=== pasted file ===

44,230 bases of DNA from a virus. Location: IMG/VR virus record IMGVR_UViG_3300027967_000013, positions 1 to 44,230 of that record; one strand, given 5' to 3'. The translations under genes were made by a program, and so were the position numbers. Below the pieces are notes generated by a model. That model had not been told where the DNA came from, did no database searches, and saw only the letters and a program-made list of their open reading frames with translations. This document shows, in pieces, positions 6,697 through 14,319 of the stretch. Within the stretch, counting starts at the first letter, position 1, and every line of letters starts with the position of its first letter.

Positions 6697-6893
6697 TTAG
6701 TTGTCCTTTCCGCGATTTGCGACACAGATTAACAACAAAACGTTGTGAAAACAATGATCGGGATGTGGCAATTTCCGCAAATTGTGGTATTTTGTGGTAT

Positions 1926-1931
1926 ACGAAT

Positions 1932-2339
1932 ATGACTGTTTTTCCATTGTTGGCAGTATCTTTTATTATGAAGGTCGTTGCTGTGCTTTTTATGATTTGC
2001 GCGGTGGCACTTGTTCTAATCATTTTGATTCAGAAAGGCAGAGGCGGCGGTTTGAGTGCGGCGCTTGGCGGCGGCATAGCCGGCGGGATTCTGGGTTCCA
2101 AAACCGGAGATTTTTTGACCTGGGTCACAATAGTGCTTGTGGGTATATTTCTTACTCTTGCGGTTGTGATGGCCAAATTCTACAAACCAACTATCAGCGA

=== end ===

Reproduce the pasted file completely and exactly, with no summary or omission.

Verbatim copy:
44,230 bases of DNA from a virus. Location: IMG/VR virus record IMGVR_UViG_3300027967_000013, positions 1 to 44,230 of that record; one strand, given 5' to 3'. The translations under genes were made by a program, and so were the position numbers. Below the pieces are notes generated by a model. That model had not been told where the DNA came from, did no database searches, and saw only the letters and a program-made list of their open reading frames with translations. This document shows, in pieces, positions 6,697 through 14,319 of the stretch. Within the stretch, counting starts at the first letter, position 1, and every line of letters starts with the position of its first letter.

Positions 6697-6893
6697 TTAG
6701 TTGTCCTTTCCGCGATTTGCGACACAGATTAACAACAAAACGTTGTGAAAACAATGATCGGGATGTGGCAATTTCCGCAAATTGTGGTATTTTGTGGTAT

Positions 1926-1931
1926 ACGAAT

Positions 1932-2339
1932 ATGACTGTTTTTCCATTGTTGGCAGTATCTTTTATTATGAAGGTCGTTGCTGTGCTTTTTATGATTTGC
2001 GCGGTGGCACTTGTTCTAATCATTTTGATTCAGAAAGGCAGAGGCGGCGGTTTGAGTGCGGCGCTTGGCGGCGGCATAGCCGGCGGGATTCTGGGTTCCA
2101 AAACCGGAGATTTTTTGACCTGGGTCACAATAGTGCTTGTGGGTATATTTCTTACTCTTGCGGTTGTGATGGCCAAATTCTACAAACCAACTATCAGCGA